The first rule in the Vermont Rules of Professional Conduct requires lawyers to provide clients with competent representation. I’ve long argued that Rule 1.1’s duty of competence includes tech competence.
Last week, the Vermont supreme Court promulgated amendments to Rule 1.1. The amendments add three new comments, including one that makes it clear that, in fact, the duty of competence includes tech competence. As amended, Comment  now reads:
 To maintain the requisite knowledge and skill, a lawyer should keep abreast of changes in the law and its practice, including the benefits and risks associated with relevant technologygy, engage in continuing study and education and comply with all continuing legal education requirements to which a lawyer is subject.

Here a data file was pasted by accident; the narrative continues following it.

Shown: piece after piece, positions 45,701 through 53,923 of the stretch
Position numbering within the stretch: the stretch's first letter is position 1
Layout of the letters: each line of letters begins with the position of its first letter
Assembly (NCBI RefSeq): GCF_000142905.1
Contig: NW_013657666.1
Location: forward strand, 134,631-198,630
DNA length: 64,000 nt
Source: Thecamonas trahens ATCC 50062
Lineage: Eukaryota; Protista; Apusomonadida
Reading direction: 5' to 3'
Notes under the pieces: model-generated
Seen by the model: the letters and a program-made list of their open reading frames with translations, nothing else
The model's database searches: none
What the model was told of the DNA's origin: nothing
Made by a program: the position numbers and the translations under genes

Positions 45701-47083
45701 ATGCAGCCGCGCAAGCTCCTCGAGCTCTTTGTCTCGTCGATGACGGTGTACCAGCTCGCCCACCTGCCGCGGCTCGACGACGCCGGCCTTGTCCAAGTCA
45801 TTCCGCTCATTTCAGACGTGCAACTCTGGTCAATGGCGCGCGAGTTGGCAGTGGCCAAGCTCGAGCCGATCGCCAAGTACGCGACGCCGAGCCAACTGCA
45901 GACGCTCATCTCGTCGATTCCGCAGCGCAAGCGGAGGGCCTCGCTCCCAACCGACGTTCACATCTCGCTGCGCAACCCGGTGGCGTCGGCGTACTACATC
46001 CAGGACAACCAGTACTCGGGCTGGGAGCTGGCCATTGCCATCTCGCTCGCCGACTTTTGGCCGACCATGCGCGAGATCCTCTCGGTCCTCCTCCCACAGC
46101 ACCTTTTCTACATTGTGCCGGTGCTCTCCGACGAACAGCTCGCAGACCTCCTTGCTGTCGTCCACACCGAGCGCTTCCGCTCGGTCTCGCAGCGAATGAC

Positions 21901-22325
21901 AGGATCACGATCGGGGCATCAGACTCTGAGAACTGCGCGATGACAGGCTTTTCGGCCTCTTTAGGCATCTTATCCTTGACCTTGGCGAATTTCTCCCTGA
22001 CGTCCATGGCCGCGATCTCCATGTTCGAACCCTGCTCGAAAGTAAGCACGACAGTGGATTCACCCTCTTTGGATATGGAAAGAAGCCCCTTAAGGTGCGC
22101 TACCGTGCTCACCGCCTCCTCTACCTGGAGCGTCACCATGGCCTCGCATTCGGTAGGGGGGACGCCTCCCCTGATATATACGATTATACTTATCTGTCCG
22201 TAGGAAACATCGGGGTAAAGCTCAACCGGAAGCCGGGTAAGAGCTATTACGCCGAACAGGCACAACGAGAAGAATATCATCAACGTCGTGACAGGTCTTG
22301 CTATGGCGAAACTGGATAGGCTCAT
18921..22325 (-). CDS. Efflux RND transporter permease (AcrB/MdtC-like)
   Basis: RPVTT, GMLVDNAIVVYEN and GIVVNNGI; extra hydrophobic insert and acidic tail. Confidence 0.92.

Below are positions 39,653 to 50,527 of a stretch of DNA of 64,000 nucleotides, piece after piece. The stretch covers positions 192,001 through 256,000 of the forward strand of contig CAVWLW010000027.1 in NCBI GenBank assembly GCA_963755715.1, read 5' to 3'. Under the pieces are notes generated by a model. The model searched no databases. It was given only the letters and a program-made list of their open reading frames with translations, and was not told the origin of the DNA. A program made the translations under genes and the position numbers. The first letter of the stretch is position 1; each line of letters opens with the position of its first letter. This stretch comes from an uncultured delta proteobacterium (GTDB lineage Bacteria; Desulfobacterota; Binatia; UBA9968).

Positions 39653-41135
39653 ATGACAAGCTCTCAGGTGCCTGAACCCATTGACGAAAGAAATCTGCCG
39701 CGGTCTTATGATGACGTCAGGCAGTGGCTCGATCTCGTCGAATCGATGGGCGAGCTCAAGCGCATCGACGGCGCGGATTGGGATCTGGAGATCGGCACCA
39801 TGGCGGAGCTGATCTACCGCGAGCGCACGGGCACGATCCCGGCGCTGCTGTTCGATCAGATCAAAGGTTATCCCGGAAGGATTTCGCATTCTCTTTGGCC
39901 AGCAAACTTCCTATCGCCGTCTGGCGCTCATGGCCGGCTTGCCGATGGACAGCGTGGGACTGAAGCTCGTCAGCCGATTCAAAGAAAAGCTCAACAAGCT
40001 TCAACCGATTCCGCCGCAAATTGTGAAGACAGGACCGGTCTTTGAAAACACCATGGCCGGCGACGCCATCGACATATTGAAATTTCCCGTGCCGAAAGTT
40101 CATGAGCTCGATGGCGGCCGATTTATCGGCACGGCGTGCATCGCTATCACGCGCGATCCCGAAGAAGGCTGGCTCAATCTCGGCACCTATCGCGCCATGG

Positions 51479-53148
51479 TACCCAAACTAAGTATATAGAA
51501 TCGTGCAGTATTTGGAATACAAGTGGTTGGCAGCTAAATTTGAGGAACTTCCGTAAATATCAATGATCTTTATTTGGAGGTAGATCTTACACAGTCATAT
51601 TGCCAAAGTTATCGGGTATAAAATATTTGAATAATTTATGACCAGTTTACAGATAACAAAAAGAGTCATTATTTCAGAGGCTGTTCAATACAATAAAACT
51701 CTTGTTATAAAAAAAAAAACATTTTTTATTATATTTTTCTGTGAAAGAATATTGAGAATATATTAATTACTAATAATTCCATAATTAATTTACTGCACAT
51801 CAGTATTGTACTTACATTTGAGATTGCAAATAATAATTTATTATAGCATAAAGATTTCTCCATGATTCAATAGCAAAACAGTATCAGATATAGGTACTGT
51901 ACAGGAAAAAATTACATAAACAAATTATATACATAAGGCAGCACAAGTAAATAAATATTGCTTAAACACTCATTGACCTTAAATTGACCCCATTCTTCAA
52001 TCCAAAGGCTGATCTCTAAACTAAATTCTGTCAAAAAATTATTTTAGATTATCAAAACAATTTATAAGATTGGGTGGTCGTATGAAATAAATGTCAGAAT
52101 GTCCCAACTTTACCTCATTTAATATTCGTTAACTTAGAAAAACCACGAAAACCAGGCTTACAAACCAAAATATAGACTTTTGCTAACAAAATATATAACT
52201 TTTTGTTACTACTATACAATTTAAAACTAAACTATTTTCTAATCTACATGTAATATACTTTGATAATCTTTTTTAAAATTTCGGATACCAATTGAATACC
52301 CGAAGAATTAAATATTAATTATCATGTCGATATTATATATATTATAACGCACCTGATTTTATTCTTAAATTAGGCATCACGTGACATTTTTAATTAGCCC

As reported by Robert Ambrogi’s LawSitesBlog, Vermont becomes the 32nd state to adopt the duty of tech competence.
Take a look at the picture that Bob uses on his blog:
Don’t confuse the meaning of the new comment. It does not require lawyers to know how to use every new gizmo, gadget, or app. It’s far more practical than that.
For instance, do you understand the risks and benefits of using certain technologies to transmit confidential communications? Or the risks and benefits of mobile payment services? Have you thought about disabling autocomplete? Do you advise clients against being too social?
Also, don’t sleep on the other new comments. As legal outsourcing becomes more prevalent, the new comments provide helpful guidance.
The new comments take effect on December 10.
- Competence Includes Tech Competence
- Competence, ESI and E-Discovery
- CC, Bcc, and a lawyer’s duty of competence
- Encryption and the Evolving Duty to Safeguard Client Information
- Florida Mandates Tech CLE
- The Cloud: What are “Reasonable Precautions?”
- Secure Communications